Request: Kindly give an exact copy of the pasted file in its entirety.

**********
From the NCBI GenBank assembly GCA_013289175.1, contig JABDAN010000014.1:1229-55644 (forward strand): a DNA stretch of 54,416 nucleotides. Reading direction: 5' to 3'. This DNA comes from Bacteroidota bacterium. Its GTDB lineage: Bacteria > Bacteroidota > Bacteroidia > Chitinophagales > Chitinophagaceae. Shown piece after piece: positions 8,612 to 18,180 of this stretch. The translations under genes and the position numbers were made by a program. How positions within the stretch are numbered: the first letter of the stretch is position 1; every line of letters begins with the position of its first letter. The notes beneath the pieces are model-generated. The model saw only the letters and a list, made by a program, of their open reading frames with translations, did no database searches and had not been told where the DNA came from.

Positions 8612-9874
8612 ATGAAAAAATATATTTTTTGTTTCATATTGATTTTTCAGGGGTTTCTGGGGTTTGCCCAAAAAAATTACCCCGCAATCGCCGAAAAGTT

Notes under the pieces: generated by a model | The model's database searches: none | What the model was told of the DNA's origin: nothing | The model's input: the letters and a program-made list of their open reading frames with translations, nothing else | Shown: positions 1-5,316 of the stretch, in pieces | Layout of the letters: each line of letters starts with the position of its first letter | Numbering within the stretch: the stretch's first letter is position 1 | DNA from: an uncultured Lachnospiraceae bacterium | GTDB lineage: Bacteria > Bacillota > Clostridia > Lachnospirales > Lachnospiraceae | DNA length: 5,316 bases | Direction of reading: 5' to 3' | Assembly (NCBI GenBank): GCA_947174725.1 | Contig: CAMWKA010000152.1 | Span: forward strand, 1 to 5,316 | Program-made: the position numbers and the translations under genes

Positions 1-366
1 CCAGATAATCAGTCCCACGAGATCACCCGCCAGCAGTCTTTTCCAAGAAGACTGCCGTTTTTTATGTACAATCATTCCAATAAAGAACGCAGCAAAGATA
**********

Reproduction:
From the NCBI GenBank assembly GCA_013289175.1, contig JABDAN010000014.1:1229-55644 (forward strand): a DNA stretch of 54,416 nucleotides. Reading direction: 5' to 3'. This DNA comes from Bacteroidota bacterium. Its GTDB lineage: Bacteria > Bacteroidota > Bacteroidia > Chitinophagales > Chitinophagaceae. Shown piece after piece: positions 8,612 to 18,180 of this stretch. The translations under genes and the position numbers were made by a program. How positions within the stretch are numbered: the first letter of the stretch is position 1; every line of letters begins with the position of its first letter. The notes beneath the pieces are model-generated. The model saw only the letters and a list, made by a program, of their open reading frames with translations, did no database searches and had not been told where the DNA came from.

Positions 8612-9874
8612 ATGAAAAAATATATTTTTTGTTTCATATTGATTTTTCAGGGGTTTCTGGGGTTTGCCCAAAAAAATTACCCCGCAATCGCCGAAAAGTT

Notes under the pieces: generated by a model | The model's database searches: none | What the model was told of the DNA's origin: nothing | The model's input: the letters and a program-made list of their open reading frames with translations, nothing else | Shown: positions 1-5,316 of the stretch, in pieces | Layout of the letters: each line of letters starts with the position of its first letter | Numbering within the stretch: the stretch's first letter is position 1 | DNA from: an uncultured Lachnospiraceae bacterium | GTDB lineage: Bacteria > Bacillota > Clostridia > Lachnospirales > Lachnospiraceae | DNA length: 5,316 bases | Direction of reading: 5' to 3' | Assembly (NCBI GenBank): GCA_947174725.1 | Contig: CAMWKA010000152.1 | Span: forward strand, 1 to 5,316 | Program-made: the position numbers and the translations under genes

Positions 1-366
1 CCAGATAATCAGTCCCACGAGATCACCCGCCAGCAGTCTTTTCCAAGAAGACTGCCGTTTTTTATGTACAATCATTCCAATAAAGAACGCAGCAAAGATA